Tonawanda News — What’s your best lift?
We all have genetic predispositions for certain exercises and are sometimes extremely good at something that other people find incredibly difficult.
The reason behind this is generally work ethic — you enjoy one exercise over another so you get very good at it.
But every once in a while someone is just naturally gifted at a particular exercise. The problem with being good at an exercise or favoring an exercise over another is that we tend to over-emphasize that exercise or at least that muscle group because it’s easy for us, which causes us to slack on other muscle groups causing muscular imbalances, which can lead to injury eventually.
As a personal trainer, I hate to admit it, but I am guilty of such. I am very much quad- and glute-dominant when it comes to working out my legs.
So much so that I’m actually able to get better depth, and potentially lift almost as much, on a front squat than I can on a standard squat. The reason is simple: I lacked hamstring and low back focus for so long that, comparatively, those muscles are underdeveloped and I refuse to have imbalance in my muscles. I’ve been working to alleviate myself of that weakness.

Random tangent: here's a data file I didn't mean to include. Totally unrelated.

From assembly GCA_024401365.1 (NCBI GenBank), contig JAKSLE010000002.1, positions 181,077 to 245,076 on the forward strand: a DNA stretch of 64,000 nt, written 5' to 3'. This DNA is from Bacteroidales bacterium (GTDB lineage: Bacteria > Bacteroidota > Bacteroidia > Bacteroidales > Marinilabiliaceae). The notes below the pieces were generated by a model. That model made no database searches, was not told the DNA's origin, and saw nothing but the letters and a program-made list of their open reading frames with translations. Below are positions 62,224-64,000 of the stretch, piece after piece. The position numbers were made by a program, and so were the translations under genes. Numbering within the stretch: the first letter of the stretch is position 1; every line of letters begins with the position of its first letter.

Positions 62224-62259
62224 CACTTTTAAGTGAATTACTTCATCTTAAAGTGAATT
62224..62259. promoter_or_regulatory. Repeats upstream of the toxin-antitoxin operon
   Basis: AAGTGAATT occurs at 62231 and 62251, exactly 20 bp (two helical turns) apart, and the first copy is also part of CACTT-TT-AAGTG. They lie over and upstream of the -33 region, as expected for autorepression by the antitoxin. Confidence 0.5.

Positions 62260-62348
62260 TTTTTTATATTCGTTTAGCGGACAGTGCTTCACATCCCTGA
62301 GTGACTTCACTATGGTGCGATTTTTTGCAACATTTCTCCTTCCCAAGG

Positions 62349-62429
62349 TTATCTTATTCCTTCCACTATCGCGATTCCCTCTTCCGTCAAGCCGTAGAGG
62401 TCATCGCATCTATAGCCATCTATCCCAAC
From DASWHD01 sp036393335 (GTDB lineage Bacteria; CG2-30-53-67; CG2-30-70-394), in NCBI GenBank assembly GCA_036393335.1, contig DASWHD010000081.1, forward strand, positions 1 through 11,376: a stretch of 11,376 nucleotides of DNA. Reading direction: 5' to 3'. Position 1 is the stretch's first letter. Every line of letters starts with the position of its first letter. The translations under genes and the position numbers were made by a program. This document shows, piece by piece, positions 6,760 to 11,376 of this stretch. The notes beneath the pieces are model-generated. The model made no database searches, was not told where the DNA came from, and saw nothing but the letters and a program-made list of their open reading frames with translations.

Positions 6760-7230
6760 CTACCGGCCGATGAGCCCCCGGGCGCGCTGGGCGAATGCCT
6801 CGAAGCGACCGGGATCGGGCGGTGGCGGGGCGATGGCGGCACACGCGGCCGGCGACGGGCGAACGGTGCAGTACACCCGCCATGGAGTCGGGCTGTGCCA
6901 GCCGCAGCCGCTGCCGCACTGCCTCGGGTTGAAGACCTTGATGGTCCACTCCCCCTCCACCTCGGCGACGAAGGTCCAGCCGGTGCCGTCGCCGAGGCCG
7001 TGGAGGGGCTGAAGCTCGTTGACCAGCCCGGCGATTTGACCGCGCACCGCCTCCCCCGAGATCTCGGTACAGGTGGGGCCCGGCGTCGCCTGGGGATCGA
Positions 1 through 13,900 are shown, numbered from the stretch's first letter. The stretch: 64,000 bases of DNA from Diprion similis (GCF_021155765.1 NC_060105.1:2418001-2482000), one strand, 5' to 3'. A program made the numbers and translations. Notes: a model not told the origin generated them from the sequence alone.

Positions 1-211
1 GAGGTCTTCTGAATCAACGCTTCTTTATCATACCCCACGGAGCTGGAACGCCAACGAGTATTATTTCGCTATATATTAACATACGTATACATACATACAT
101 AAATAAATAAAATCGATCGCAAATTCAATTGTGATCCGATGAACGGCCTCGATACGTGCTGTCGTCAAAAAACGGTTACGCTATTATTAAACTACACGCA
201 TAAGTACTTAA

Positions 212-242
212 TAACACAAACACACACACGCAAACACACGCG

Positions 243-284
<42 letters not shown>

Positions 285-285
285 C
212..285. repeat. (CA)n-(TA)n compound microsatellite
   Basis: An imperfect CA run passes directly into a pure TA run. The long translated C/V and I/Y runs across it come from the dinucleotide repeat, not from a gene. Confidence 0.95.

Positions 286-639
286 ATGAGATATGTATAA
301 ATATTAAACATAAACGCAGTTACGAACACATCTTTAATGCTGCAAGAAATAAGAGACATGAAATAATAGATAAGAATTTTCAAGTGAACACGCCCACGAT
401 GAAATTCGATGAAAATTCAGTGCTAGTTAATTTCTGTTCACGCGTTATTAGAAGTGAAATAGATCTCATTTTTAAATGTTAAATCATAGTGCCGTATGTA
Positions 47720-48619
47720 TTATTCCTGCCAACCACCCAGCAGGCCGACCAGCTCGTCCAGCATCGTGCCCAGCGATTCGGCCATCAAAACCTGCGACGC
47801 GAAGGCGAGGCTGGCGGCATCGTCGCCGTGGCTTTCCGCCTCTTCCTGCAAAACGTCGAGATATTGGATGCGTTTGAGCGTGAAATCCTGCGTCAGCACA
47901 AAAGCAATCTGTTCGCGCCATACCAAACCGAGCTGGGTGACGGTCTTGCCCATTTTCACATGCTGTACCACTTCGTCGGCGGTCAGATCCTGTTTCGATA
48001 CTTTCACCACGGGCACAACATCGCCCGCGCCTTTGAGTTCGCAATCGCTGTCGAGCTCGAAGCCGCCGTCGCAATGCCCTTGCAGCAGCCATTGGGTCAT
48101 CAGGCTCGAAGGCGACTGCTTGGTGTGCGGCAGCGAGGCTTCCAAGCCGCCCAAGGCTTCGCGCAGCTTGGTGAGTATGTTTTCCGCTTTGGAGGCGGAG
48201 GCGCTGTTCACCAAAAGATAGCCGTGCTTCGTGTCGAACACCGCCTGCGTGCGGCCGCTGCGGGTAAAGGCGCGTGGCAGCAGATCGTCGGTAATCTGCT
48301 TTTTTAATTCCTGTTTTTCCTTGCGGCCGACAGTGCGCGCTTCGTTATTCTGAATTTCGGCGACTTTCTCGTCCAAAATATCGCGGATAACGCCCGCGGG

Now class, what exercise works the posterior chain the hardest? Deadlifts! So, all in all, it was pretty simple; go harder on dead lifts and correct my imbalance. The problem with doing that is that by the time I got done with such a taxing exercise I wasn’t able to go quite as heavy on a squat if I tried to do them on the same day.
So I had a couple options: one — split my leg day up. One day for deadlift, hip and hamstring work early in the week since those are my weaker muscle groups and I need more energy to get through those exercise, and then do quad and knee-based exercise later in the week. Or, option two — put deadlifts with my back training. I opted for deadlift with back training but an argument can be made for either.